Nigerians file oil lawsuit against Shell in the Netherlands, 5 Nov 2008

Environmental Rights Action, Friends of the Earth Nigeria:
Press Release-Shell faces legal action over Nigerian Pollution, 15 May 2008

- [PDF] Friday Alfred Akpan v Shell, District Court of the Hague, 30 Jan 2013
- [PDF] Fidelis Ayoro Oguru v Shell plc, District Court of the Hague, 14 Sep 2011 [Judgment in ancillary actions]
- [PDF, English translation] Oguru and Ofanga v Shell plc, Summons

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Article
13 April 2017

Overcoming unequal access to information - frequent barrier to remedy for victims of corporate abuse

Author: Elodie Aba, Business & Human Rights Resource Centre

[I]nequality in access to information reinforces the existing imbalance of power between victims and companies, denying to victims information required to file a case or prove their claims. ..[G]ranting access to evidence can rectify the imbalance...[C]ourts should ease access to information wherever a company holds it, following the examples of courts and laws in the US, Canada, and Netherlands. Information sharing and international collaboration between courts is beneficial for all stakeholders because it facilitates resolution of disputes...[In addition,] [s]tronger legislation similar to the US [Foreign Legal Assistance] Statute...would go a long way...

[refers to Chevron, Hudbay Minerals, Shell]

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Article
18 December 2015

Godwin Ojo: "Why is Shell continuing their environmental racism?"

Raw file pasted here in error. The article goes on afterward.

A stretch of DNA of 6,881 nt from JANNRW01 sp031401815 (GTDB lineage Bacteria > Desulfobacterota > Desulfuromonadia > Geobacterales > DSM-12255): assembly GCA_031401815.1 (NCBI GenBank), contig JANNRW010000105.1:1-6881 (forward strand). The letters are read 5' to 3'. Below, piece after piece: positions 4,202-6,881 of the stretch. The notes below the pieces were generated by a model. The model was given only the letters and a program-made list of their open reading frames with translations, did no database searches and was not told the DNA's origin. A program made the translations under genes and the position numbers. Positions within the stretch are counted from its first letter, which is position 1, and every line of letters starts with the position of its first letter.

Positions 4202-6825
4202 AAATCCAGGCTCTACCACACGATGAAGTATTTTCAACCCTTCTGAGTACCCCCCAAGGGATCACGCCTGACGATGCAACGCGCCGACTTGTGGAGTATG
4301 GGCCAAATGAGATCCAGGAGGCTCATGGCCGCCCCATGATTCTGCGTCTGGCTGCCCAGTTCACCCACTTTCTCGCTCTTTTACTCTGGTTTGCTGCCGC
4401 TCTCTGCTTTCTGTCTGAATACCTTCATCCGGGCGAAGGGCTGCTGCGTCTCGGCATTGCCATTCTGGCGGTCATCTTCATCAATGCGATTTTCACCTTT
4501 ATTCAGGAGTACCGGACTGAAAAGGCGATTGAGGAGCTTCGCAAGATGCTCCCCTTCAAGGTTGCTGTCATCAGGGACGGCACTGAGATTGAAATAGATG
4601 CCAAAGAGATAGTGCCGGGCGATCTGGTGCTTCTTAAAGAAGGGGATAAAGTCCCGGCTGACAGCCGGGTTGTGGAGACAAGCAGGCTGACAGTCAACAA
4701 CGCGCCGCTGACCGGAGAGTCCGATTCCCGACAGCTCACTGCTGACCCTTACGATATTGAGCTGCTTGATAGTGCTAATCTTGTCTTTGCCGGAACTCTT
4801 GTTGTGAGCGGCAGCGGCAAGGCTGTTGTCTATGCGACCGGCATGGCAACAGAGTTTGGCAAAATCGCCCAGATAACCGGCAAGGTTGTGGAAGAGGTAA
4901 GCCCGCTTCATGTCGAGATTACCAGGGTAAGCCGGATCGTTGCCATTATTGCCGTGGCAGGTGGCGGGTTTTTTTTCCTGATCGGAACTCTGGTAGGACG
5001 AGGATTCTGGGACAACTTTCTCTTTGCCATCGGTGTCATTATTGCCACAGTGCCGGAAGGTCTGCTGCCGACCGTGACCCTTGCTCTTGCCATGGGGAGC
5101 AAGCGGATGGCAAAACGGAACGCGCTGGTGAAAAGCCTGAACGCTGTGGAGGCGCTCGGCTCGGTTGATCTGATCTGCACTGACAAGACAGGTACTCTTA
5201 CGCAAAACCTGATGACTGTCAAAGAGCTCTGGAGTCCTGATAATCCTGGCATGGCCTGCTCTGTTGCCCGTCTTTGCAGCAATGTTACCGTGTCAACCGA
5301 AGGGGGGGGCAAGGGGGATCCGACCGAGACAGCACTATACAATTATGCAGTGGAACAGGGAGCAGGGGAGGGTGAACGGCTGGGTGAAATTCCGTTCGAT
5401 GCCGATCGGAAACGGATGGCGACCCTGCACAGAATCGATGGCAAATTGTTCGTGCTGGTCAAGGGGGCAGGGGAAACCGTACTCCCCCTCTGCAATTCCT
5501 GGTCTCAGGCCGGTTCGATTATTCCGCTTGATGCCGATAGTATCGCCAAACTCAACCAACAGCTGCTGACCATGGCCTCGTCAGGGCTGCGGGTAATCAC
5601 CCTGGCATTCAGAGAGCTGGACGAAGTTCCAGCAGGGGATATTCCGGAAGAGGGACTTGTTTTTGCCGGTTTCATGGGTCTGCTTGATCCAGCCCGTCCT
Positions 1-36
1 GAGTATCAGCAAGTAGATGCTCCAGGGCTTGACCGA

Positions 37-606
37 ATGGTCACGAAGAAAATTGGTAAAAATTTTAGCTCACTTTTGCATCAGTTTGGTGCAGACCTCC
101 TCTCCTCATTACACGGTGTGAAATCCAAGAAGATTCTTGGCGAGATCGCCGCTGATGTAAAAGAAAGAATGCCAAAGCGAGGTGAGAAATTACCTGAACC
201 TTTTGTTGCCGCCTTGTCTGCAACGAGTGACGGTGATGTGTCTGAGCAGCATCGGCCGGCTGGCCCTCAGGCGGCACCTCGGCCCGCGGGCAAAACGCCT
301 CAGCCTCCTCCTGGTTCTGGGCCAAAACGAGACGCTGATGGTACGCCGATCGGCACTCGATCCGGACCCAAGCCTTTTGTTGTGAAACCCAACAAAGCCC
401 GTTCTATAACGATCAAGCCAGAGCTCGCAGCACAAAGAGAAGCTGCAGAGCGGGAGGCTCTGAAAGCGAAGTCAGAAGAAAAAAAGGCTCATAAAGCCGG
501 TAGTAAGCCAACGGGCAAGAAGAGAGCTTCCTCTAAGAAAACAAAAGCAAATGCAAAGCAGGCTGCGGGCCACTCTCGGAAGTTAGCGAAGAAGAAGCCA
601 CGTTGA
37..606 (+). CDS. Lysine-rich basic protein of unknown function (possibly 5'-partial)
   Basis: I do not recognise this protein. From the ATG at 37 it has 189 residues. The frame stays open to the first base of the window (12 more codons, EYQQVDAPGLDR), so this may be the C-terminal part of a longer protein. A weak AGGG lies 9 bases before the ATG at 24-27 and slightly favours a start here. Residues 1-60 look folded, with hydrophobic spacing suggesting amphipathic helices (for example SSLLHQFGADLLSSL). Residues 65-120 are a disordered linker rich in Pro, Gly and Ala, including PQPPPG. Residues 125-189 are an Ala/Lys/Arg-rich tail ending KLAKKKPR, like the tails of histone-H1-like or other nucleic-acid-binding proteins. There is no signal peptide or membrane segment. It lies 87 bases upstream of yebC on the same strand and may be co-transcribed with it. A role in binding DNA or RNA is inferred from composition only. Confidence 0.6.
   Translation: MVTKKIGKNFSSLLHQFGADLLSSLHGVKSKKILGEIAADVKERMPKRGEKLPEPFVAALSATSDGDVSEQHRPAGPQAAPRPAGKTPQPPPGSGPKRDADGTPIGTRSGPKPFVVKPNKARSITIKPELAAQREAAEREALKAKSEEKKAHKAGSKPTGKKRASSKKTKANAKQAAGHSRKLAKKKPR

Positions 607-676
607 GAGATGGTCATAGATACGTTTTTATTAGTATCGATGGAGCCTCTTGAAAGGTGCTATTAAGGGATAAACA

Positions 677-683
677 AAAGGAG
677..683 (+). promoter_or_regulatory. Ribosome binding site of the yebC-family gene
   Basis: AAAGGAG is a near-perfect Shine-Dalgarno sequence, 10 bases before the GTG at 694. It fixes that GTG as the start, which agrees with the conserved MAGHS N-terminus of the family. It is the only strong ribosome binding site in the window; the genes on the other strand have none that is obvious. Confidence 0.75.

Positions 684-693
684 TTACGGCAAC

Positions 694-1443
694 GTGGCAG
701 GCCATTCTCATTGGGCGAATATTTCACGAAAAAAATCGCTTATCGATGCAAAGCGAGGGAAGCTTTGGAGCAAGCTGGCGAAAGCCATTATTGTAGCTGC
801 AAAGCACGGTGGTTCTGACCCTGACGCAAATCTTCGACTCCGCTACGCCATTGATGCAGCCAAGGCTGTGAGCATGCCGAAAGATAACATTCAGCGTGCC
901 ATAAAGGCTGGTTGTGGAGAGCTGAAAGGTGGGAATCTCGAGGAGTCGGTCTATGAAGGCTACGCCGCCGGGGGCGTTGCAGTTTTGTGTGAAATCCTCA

Author: Myrthe Verweij, Down to Earth (Netherlands)

[Godwin Ojo, director of Environmental Rights Action/Friends of the Earth Nigeria]...was in The Netherlands to talk about the (lack of) developments concerning the 2011 UNEP report of the United Nations, with recommendations about cleaning up the oil pollution in Nigeria...

[Ojo:] “Environmental Rights Action has put continuous pressure on getting the UNEP recommendations for cleaning up the oil pollution carried out. This year the government finally responded. Shell is in conversation with the Ogoni people. But at the same time Shell has hijacked the UNEP-process. The polluter, who has to pay for the restoration, is directing the process... [Ed. note: Shell's FAQ regarding its positions on the UNEP report & follow-on process is here. Shell's response to accusations it has "hijacked" the UNEP process is here.]

Your organisation has started several court cases in Nigeria. What are the results?

[Ojo:] ...we used the judicial system to increase environmental awareness in Nigeria, to bring problems into the public domain. A highlight was the High Court ruling against Shell in 2005, confirming that gas flaring is a fundamental human rights violation...But because of weak state institutions and the political and economic power of Shell, the ruling has been ignored... 

...[C]ompanies are happy when court cases have become an acceptable road for the victims of oil spills. They know they can delay court cases endlessly. That is expensive and they can affort it. Poor people can’t.  An environmental court case in Nigeria can take an entire lifetime... 

What about the oil spills – according to oil companies these are often caused by sabotage or theft?

“The investigation of the cause of the spills is hijacked by the oil companies. Amnesty International has extensively documented the irregularities (pdf) with these kinds of investigations. The oil companies...manipulate the research. We have heard stories where a team...[from the oil company] offers five thousand naira (25 euro – MV) to whomever wants to sign a form. And those forms then say that a spill is caused by sabotage and not a technical failure.”

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Article
18 December 2015

Dutch appeals court says Shell may be held liable for oil spills in Nigeria

Author: Reuters